See what a little bit of rest can do? Or – in the case of long-injured players – a lot of rest.
Earlier in the day, when asked about the return of David Desharnais, Phillip Danault – who has clearly passed Desharnais and almost everybody else on the depth chart at centre – talked of how he and the Habs were looking forward to having the veteran return to the line up after a lengthy knee injury. “We’re the two Frenchmen in here…” said Danault in a refreshingly innocent manner.
Three days after the NHL paid tribute to its’ 100 greatest players it was kind of cool to watch a game that featured some old school flash and dash by Les Habitants. In fact, it was very reminiscent of the days of The Flying Frenchmen.
- Max Pacioretty. That’s how you return from the All Star Break. Just when you thought Robin Lehner was going to follow up his Bell Centre performance of two weeks ago, there was Pacioretty late in the first period, holding onto the puck just long enough to wait out the Sabres goaltender and beat him upstairs with a perfect shot to open the scoring and set in motion his second hat trick of the season. Only one player in the NHL has scored more goals than the Habs captain. His name is Sidney Crosby.
- Alexander Radulov. It’s no longer just the way he controls the puck and finds his open teammates with perfect passes, whether there is traffic or not. Nor is it the way he takes the puck to the net, often with a coupe of opponents hanging off his back. It’s the way he celebrates a goal that is now part of who and what the Habs are. I’ve never seen anything like it in over 50 years of watching this team. Mats Naslund celebrated goals in style. But they were his goals. The pure joy exhibited by Radulov when somebody else scores while he is on the ice is such a telling factor into the kind of teammate he is. And it sure does energize the joint.
Can u imagine how excited Radulov will be during the playoffs 😎 https://t.co/hEOb1wNmcc
— Tony Marinaro (@TonyMarinaro) February 1, 2017
- Phillip Danault. Not quite as proficient with his passing as Radulov (who is?) but that was such a big time play he made which led to Pacioretty’s second goal when his smart back pass sent the puck to Radulov who got it to Pacioretty in the slot whose shot was too quick for Lehner. Took a cross check in the back from Justin Falk to distract Lehner just enough for Pacioretty to complete the hat trick. And what was he doing in his own end with the Habs up 5-0? Blocking a shot. I think this guy’s a keeper.
- David Desharnais. Perfect team to return against and Desharnais took advantage of all the open ice the Habs created. We know Desharnais is always in pass-first mode. But not when he has the puck in the slot where he is deadly accurate. Desharnais is a career 15% shooter. Only the last angry anglo standing at the Ontario border couldn’t feel happy for the guy who was back in the line up after missing over seven weeks.
- Andrei Markov. Long before his perfect set up to help give the Habs a four goal lead, Markov announced his return with a nifty pass up the middle of the ice to spring Tomas Plekanec on a breakaway. Prior to Markov’s first game in six weeks, Mitch Gallo listed the over/under on Markov’s ice time at 16 (minutes). Did you go high or low? Of course he went over. He played 17:43. And it looked like he could have kept going for another period or two.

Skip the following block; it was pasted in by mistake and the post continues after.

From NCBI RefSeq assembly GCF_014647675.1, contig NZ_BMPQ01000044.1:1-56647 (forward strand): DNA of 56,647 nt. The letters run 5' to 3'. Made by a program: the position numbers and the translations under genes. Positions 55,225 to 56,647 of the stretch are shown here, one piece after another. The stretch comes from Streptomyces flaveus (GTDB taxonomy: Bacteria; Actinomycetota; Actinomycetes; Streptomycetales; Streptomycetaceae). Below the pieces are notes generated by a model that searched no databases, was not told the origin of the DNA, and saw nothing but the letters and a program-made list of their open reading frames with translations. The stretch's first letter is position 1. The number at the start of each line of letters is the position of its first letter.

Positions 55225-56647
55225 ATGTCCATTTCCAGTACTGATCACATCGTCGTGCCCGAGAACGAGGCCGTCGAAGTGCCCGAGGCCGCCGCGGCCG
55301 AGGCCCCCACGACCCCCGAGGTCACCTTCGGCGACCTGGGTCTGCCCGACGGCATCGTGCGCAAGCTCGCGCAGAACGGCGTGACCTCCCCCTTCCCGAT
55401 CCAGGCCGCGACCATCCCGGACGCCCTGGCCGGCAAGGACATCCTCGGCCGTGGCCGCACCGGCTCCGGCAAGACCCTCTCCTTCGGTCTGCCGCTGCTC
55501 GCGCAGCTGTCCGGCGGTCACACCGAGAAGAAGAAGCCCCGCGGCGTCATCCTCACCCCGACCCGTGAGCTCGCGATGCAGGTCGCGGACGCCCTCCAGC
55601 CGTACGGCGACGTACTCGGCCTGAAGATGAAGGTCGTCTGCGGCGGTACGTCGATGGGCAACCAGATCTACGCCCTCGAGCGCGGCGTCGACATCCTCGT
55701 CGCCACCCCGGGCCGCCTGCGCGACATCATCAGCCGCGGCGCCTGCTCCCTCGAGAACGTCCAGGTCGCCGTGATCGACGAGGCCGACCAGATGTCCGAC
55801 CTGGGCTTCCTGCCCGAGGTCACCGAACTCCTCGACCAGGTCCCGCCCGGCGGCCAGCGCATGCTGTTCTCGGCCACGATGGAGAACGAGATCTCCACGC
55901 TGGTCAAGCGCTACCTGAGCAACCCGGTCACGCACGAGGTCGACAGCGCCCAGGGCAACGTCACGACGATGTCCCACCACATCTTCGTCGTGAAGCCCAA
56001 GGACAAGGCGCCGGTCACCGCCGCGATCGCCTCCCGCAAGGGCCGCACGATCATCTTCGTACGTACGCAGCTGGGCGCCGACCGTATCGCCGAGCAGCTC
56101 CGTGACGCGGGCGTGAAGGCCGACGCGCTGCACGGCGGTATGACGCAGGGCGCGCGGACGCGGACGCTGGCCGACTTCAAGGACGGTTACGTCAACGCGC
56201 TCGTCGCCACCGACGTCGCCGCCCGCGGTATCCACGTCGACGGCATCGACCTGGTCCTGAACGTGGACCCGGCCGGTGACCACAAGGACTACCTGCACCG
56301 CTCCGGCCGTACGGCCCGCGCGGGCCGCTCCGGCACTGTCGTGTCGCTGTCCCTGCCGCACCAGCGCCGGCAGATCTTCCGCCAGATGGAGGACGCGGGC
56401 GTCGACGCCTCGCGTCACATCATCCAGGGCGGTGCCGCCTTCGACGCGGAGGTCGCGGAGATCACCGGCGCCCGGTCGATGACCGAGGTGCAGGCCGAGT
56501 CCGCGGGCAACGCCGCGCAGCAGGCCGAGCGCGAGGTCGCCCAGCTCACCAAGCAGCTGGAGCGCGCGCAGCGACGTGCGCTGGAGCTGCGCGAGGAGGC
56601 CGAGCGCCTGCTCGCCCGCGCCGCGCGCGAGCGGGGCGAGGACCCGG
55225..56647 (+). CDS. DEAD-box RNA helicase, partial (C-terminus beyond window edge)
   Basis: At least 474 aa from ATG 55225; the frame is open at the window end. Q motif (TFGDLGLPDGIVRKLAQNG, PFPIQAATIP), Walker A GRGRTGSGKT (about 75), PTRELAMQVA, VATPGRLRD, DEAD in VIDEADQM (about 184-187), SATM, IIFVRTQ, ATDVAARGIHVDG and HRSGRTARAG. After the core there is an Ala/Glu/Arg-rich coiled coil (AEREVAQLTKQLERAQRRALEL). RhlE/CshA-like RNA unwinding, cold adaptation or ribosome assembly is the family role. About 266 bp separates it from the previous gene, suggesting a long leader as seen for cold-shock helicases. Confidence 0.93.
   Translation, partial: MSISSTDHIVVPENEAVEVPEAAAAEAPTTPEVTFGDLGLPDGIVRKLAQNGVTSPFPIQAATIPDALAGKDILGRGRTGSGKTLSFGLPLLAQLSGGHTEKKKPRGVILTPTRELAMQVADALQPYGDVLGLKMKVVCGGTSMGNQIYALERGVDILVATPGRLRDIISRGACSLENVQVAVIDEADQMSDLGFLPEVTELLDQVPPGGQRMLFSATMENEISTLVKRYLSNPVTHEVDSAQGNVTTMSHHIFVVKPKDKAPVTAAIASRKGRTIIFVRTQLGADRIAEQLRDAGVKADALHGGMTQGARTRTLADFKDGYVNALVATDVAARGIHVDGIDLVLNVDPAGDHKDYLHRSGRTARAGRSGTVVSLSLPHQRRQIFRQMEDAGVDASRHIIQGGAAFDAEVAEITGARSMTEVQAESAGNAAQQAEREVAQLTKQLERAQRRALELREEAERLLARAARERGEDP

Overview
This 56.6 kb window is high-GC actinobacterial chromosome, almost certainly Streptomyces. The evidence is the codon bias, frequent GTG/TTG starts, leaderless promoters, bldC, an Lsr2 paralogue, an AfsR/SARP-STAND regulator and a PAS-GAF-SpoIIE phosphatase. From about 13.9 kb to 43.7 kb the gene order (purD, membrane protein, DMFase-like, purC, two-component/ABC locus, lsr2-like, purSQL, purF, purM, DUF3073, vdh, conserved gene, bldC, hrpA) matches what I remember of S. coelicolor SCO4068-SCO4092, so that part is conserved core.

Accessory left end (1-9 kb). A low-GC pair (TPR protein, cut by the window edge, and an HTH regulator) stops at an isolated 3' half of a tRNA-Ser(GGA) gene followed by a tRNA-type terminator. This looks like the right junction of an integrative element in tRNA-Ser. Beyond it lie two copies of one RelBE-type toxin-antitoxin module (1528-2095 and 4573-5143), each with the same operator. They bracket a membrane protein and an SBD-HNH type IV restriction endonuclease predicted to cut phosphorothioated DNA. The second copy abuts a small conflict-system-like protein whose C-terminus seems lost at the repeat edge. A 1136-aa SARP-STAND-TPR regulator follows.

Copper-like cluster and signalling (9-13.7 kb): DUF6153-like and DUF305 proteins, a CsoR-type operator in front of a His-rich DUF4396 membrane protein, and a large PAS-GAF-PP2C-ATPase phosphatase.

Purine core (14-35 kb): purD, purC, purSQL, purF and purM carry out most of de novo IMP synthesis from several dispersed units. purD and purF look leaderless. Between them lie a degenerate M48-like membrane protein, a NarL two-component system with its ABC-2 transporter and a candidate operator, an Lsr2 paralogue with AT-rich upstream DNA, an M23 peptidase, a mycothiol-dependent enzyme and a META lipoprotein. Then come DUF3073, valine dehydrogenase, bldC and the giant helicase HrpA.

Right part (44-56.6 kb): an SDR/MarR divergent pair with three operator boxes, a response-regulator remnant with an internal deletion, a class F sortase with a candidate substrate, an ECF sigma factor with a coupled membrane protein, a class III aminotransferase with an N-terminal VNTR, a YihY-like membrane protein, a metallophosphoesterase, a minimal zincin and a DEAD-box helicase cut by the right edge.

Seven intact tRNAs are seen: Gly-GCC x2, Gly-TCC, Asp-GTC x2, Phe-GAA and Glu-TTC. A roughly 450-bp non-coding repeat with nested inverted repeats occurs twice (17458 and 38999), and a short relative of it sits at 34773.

- Nikita Nesterov. Welcome to Montreal. Looked good. Couldn’t ask for a better partner to have for his Bell Centre debut than Markov. Definitely not shy to join the rush.
— RDS (@RDSca) February 1, 2017
- Paul Byron. Everybody benefitted from a few days off, but especially smaller guys like Byron. His goal to give Montreal a 4-0 lead was just his second in the last 13 games. It sure was a pretty passing play featuring wily old vets Plekanec and Markov.
- Pretty Passing Plays. All over the ice. For the second time in 10 days the Habs and Sabres combined for over 70 shots on goal. Not only did the Habs feature a relentless forecheck – at least until they took a 5 goal lead early in the third period – but they flashed a whole of old style fire wagon hockey. More please.
- Shea Weber & Alexei Emelin. To be expected at this point. Fresh off winning the hardest shot competition All Star weekend, Weber fired plenty of pucks at Lehner. But he wasn’t Montreal’s top shooter from the blue line.
- Greg Pateryn. Made the most of his opportunity to fill in for an ailing Jeff Petry. Following an expected rough first couple of shifts which included a holding penalty, Pateryn settled down and looked downright scary – for the right reasons – in his first game in eight weeks. Fired 5 shots on goal to lead the Habs and they were all hard, low, accurate blasts that tested Lehner. He also delivered a couple of heavy hits. Does he get to play in Philadelphia?
- Carey Price. Anybody still concerned that the real Carey Price is MIA? In his last 4 starts his save percentage is .940. To repeat, Price’s game always dips in December and January. Welcome to February.
- Third Period. For the second consecutive start at home Price looked to be in full shutout mode. Not quite as painful as losing a shutout bid with less than 2 seconds to play but his teammates owe him a couple. And they know it. One of the reasons Danault sprawled to the ice to block a shot with a five goal lead in the third period.
- I hope those who paid tribute to the people who lost their lives while praying in a Quebec City mosque did so during their moment of silence while coming to the realization that the most dangerous threat to peace and security in our country usually arrives in the form of a white person with extreme political views.